A rhino with a trimmed horn, which can make them less of a target for poachers.
A rhino with a trimmed horn, which can make them less of a target for poachers.
Photo: Lynne MacTavish

Live wildlife markets have temporarily closed across China and air pollution is dropping in cities around the world under lockdown due to the coronavirus pandemic. That’s given nature some space to breathe even as the virus takes a toll on humanity. But in southern and eastern Africa, the risks to wildlife are rising as poachers become more brazen in countries on lockdown.

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Most wildlife tourism in Africa has stopped overnight in response to the global coronavirus pandemic, bringing income for many of the people working at or near national parks and game and private wildlife reserves to a shuddering halt. Most of these wildlife conservation areas rely completely on tourist money to hire anti-poaching rangers, leading to fear they may be laid off if the lockdown continues.

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Conservationists told Earther that with little or no human presence in parks as tour operators shut up shop, the conditions are perfect for poachers to move in. While many animals will be hunted for meat or for parts, organized poaching is especially likely to target rhinos, which are killed for their valuable horns.

Even before the coronavirus crisis, rhinos were hard hit by poaching. Almost 8,000 rhinos were killed illegally between 2008 and 2018 in South Africa, where 80 percent of African rhinos are found. With only around 5,500 black rhinos and 18,000 white rhinos left, poaching at this level could wipe them out within our lifetimes. Before 2008, conservation efforts had led to dramatic increases in both species. If the poaching stopped, rhinos could bounce back again.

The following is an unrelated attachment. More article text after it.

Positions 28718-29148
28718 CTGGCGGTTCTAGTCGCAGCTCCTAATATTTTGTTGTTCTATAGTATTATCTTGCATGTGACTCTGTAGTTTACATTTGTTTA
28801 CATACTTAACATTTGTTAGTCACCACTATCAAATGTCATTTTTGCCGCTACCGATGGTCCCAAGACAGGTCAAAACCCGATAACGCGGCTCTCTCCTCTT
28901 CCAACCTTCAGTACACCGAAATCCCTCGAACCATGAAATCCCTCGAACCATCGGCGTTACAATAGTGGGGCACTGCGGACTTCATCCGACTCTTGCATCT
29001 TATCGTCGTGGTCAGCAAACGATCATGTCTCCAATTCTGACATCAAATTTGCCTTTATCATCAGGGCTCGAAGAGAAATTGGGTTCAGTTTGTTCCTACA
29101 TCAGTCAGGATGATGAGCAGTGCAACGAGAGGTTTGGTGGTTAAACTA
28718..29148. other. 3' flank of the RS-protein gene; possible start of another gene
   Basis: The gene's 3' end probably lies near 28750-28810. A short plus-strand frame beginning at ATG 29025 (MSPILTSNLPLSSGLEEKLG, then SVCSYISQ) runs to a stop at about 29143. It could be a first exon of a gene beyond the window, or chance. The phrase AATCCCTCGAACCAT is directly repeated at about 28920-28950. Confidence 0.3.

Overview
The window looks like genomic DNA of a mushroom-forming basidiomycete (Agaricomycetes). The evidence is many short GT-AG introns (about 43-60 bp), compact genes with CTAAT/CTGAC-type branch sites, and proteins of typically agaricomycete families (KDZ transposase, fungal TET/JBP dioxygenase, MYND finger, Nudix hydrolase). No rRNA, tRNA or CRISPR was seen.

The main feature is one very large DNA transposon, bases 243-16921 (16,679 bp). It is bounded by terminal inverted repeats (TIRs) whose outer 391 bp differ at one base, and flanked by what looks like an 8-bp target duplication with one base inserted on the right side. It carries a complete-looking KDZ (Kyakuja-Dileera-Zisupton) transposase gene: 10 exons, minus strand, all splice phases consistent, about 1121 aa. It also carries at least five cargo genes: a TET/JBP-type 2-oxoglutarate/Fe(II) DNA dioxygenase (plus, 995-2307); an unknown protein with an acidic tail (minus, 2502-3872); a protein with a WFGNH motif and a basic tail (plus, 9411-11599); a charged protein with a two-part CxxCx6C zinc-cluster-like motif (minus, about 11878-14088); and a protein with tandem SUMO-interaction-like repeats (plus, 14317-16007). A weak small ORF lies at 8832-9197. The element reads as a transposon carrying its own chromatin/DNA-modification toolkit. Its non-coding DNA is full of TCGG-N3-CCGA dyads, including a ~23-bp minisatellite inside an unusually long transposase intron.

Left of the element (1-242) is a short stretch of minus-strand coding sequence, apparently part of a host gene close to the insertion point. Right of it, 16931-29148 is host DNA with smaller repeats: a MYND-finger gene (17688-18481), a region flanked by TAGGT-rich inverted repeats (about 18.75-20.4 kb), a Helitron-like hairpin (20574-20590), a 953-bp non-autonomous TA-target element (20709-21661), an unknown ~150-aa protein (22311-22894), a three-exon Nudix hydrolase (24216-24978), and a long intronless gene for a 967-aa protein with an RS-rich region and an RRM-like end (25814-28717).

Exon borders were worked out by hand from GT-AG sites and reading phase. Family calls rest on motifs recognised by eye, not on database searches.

But the coronavirus pandemic has thrown efforts to curb poaching into disarray. While lockdowns only started recently in South Africa and Botswana, anecdotally there has already been an increase in rhino poaching. Nico Jacobs, a helicopter pilot with Rhino 911 in South Africa, told Earther that over the past 10 days, he has gone out to investigate and try to save nine rhinos attacked by poachers in two national parks. None survived, but in two cases, the calves had been spared, and he flew them to a rhino orphanage.

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“I’ve done this job for 15 years, and I’ve never been so busy,” he told Earther. “Now it’s still not even a full moon. First full moon over the lockdown period, we’re going to be in for a hell of a surprise.” When the moon is full, poachers can move without flashlights, meaning they are less likely to be detected by anti-poaching patrols.